Tozeur is one of the desert fringe cities that ring the northern edge of the Grand
Erg Oriental, and is very near to the Algerian border. I didn't wander too far out of town, then...
I figured Tozeur would be a good point to finish off my trip into darkest desert Tunisia, so I
crossed the Chott el-Jerid salt lake from Douz by louage, changing at Kebili on the way. From
there it was about 9 hours by train straight back into Tunis.
Chott el Jerid is a large salt flat which occupies a sizeable portion of southern Tunisia.
It is almost never full of water, and today was no exception, but had there been a flash flood
we would have been protected by the road being on top of an embankment.
Some of the salt is still visible on the lake bed, and, as you'd expect, there's the skeleton
of a bus in the background. Perhaps they took a wrong turn.
Fancy brickwork in the medina of Tozeur, which was monumentally confusing.
I eventually found my way out of the medina maze, into a sort of market place. This is
the local Avenue Habib Bourgiba.
Tozeur had plenty of traditional elements, like horses and carts, going around.
I took a wander to the west of town, to check out the music park. On the way there were
some folk having fun with the scarce water the town has.
Tozeur's music park was another strange place, although it kept to its theme with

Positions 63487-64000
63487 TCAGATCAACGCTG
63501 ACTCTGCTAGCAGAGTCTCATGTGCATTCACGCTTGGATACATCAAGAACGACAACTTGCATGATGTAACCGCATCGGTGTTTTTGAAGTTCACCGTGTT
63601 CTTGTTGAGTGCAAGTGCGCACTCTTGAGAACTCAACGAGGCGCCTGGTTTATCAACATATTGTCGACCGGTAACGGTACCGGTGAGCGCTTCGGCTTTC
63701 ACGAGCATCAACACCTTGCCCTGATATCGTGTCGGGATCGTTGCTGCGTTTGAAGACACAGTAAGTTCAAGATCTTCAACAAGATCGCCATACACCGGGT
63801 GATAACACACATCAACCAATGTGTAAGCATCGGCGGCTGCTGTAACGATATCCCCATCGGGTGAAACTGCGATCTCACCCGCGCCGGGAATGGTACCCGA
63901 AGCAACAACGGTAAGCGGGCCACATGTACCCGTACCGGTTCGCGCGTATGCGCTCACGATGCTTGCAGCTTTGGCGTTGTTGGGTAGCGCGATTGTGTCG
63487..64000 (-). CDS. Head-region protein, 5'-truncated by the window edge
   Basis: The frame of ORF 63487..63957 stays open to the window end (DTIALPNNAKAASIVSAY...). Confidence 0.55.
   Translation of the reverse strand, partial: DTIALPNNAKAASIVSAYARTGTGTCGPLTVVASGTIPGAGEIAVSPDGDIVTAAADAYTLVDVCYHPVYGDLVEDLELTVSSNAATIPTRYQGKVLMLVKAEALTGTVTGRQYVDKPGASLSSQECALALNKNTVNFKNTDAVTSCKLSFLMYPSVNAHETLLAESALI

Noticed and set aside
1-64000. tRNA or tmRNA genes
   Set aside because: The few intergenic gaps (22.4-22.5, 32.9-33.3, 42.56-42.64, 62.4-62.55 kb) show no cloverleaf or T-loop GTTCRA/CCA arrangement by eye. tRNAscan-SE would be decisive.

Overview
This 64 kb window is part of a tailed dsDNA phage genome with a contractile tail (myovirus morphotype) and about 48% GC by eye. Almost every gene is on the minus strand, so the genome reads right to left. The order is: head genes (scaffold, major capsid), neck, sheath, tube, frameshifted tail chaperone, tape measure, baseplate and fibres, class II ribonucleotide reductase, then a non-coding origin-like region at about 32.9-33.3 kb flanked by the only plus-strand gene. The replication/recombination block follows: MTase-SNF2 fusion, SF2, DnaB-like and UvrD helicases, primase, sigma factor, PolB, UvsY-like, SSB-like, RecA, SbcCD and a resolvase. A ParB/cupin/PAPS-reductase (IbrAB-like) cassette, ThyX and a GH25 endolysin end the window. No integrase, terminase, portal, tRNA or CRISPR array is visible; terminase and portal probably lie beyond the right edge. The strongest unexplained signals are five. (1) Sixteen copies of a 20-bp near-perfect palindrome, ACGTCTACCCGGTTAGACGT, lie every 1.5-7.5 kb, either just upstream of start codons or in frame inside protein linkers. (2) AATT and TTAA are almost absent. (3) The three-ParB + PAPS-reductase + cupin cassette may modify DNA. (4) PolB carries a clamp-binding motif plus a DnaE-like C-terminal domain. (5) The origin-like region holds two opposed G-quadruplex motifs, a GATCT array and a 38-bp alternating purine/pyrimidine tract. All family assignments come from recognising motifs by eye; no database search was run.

large model violins etc.
They've even got their own version of Mount Rushmore here - featuring the repeated face
on all four sides of perhaps Tunisia's most famous poet, Echebbi.
The faces give the place a bizarre feel, but they're very well done and blend in with the rock
nicely. They are in fact made of fibreglass.
One of the Echebbis had a hole in the back of his head, so it was possible to have a
There was also a quite impressive eagle statue, and a few real camels wandering around.
From the top of Mount Echebbi I could see the hard work going on to expand Tozeur's golf
course out into the Sahara. A small but well proportioned canyon runs through it.
The following morning at 6am it was time to head back to Tunis, on the only train that day
from the Gare de Tozeur.
The train looked worryingly rustic from the outside, but was in fact quite comfy inside.
The train skirts the edge of Chott el Jerid again, this alien landscape was also used
in Star Wars, with an extra moon superimposed above it.